Week in Review

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President Trump announces steel and aluminum tariffs, Federal Reserve seeks comments on rollback of Volcker Rule, and more…

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  • The Trump Administration announced it would place steel and aluminum tariffs on Canada, Mexico, and the European Union “after repeatedly delaying tariffs to allow more time for discussions.” The import duties are 25 percent on steel and 10 percent on aluminum, as first imposed in March on countries that were not granted a temporary exemption.
  • The Board of Governors of the Federal Reserve voted unanimously to seek comment on its proposal to roll back the “Volcker Rule,” a rule banning banks from either engaging in proprietary trading or operating or owning private equity or hedge funds. The Volcker Rule requirements, part of the Dodd-Frank Wall Street Reform and Consumer Protection Act, would be relaxed in proportion to the size of a financial institution’s trading activities under the proposed rollback. Federal Reserve Board Vice Chairman for Supervision Randal Quarles praised this proposal, saying that “by clarifying and simplifying the compliance regime, we can promote safety and soundness while reducing unnecessary burdens.”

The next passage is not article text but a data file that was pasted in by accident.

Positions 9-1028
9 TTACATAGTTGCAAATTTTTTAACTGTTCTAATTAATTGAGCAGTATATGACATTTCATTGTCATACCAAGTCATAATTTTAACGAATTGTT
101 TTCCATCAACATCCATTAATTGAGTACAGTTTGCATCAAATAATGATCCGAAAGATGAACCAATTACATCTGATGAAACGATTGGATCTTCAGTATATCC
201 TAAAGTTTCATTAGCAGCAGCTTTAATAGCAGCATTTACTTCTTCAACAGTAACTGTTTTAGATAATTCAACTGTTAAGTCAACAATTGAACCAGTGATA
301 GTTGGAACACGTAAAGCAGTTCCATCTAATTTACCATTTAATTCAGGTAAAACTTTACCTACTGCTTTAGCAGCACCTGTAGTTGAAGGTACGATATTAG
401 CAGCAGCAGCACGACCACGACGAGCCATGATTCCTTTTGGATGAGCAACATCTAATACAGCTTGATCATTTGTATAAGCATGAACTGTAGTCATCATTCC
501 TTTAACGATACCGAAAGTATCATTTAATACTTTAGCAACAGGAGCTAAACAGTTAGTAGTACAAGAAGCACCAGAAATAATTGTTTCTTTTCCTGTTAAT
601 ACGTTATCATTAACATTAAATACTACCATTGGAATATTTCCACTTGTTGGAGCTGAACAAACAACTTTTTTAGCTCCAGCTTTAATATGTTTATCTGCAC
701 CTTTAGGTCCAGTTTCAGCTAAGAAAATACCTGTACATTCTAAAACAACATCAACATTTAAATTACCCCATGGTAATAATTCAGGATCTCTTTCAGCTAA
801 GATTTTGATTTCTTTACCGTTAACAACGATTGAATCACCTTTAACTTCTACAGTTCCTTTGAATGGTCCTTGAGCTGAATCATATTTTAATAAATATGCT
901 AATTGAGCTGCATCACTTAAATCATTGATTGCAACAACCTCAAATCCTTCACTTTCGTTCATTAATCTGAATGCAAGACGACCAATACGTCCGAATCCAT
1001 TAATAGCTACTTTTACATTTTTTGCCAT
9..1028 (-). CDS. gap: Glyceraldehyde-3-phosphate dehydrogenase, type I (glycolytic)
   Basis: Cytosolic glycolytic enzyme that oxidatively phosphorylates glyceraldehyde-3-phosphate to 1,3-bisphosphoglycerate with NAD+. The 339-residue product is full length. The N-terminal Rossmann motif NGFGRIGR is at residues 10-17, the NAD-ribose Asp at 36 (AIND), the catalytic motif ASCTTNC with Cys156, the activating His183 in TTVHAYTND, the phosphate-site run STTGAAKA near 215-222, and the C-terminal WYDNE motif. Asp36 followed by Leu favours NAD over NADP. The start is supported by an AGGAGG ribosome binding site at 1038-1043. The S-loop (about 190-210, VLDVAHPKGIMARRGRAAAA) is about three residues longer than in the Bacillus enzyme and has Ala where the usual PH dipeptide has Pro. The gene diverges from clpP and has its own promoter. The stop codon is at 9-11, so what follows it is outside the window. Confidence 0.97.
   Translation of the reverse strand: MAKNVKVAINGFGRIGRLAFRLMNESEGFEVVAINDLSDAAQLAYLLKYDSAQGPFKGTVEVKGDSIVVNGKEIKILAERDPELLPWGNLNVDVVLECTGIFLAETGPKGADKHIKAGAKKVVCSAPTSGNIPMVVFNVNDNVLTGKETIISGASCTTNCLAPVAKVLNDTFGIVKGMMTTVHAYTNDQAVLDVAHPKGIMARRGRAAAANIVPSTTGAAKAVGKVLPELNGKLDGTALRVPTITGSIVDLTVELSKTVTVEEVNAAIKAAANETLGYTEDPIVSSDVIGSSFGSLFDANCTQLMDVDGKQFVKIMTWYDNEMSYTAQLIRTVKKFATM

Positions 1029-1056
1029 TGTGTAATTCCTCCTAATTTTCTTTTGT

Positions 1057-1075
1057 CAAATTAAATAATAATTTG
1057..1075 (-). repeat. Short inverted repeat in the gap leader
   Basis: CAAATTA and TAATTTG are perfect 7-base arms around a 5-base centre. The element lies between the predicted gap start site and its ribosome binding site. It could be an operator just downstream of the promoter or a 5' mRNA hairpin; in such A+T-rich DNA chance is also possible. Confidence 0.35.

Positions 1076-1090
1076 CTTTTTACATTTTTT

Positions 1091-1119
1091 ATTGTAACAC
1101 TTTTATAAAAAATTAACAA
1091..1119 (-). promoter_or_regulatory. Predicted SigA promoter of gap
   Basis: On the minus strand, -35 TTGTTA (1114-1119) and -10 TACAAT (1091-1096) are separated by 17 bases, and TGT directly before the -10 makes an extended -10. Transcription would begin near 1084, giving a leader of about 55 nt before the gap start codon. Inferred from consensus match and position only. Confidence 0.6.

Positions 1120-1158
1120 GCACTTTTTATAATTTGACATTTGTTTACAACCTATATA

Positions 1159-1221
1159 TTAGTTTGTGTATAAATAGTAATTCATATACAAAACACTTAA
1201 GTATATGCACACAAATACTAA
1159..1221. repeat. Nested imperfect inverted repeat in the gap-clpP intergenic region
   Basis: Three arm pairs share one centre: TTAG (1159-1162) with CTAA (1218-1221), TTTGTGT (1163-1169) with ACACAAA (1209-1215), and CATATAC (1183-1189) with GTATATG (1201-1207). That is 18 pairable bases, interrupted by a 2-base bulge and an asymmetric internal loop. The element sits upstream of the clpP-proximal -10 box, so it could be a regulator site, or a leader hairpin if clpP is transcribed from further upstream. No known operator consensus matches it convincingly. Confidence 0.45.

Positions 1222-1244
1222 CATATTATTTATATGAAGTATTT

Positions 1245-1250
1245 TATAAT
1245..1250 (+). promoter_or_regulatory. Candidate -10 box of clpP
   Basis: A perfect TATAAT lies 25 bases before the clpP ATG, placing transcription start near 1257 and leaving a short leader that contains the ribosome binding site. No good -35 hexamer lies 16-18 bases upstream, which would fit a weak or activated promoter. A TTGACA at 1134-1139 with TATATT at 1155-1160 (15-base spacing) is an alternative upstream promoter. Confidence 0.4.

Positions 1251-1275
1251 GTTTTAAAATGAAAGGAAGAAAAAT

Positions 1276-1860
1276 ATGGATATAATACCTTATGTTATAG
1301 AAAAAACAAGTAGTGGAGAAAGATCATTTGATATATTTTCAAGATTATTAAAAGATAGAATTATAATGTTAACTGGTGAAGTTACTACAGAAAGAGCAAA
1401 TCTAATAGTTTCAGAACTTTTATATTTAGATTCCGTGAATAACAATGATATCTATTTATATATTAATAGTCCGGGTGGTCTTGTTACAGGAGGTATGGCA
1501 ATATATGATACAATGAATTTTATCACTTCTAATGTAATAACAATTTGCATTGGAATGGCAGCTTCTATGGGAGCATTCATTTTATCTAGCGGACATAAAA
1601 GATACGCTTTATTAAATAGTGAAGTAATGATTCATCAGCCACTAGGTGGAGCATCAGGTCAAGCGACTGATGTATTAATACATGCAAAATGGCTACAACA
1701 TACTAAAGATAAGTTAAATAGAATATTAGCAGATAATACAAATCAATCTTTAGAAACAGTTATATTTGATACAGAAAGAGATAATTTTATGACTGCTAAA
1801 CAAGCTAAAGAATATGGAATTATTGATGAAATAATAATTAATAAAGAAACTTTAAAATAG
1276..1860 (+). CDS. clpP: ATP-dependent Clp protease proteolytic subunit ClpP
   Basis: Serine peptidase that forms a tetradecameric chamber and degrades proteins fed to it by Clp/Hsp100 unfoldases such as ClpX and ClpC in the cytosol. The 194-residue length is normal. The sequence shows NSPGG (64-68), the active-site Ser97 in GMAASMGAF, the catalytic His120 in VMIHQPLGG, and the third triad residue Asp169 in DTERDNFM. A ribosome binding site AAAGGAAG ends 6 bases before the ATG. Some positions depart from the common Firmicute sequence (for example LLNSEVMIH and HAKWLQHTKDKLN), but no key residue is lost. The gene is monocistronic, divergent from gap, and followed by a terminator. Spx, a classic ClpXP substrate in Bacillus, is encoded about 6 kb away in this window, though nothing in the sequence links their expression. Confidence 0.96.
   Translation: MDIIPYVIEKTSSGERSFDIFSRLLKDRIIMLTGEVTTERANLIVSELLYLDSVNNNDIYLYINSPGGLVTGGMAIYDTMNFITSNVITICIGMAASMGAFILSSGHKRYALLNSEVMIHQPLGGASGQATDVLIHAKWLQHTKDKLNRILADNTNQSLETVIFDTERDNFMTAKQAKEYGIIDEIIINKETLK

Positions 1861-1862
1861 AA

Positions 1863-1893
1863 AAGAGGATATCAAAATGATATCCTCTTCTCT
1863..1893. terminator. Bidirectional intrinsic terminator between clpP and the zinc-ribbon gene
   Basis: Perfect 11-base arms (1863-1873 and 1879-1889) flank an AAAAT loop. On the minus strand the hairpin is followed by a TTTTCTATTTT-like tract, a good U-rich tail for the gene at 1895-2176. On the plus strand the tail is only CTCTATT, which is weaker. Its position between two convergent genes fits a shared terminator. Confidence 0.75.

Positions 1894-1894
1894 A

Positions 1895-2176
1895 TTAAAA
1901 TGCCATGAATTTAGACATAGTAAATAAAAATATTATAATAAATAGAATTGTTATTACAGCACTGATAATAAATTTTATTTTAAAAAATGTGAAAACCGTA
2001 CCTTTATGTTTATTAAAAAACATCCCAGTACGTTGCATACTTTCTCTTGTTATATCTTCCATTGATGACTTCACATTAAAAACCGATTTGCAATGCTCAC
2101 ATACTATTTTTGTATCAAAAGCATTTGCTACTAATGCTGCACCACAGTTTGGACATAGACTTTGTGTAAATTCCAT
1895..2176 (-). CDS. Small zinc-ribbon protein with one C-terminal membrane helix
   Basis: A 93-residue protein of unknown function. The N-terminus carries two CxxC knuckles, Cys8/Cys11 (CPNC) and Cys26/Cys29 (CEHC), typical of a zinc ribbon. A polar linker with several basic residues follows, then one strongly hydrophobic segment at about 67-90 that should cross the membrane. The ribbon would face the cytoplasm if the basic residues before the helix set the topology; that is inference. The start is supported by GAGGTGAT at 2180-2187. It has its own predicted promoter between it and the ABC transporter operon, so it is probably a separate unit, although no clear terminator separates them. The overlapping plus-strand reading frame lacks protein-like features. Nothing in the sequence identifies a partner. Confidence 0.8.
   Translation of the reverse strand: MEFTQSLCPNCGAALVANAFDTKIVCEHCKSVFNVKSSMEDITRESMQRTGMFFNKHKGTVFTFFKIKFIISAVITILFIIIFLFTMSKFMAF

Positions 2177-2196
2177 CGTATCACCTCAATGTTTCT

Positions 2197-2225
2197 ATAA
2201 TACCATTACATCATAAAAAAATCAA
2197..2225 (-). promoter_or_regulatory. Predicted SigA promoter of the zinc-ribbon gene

• In an 8-1 decision, the U.S. Supreme Court limited the scope of police searches, requiring officers to have a warrant to search a vehicle parked at a home or on the surrounding property. Writing for the majority, Justice Sonia Sotomayor stated that warrantless searches in this situation would “render hollow the core Fourth Amendment protection the Constitution extends to the house” and noted that ruling otherwise would disadvantage those who could not afford garages. Justice Samuel Alito, the sole dissenter, found the search “entirely reasonable,” as there was probable cause, and the search would have been permitted had the vehicle been parked on the street outside the house.
  • The City Attorney of San Francisco, Dennis J. Herrera, subpoenaed ride-hailing companies Uber and Lyft to find out whether their internal documents classify drivers as employees or independent contractors. California requires companies to prove affirmatively that their workers are “independent contractors” before they can deny their workers wages and benefits guaranteed to employees. The subpoenas are part of Herrera’s investigation into whether Uber and Lyft are violating San Francisco city ordinances that guarantee wages and benefits. “We are not going to turn a blind eye if companies in San Francisco deny workers their pay and benefits,” Herrera said.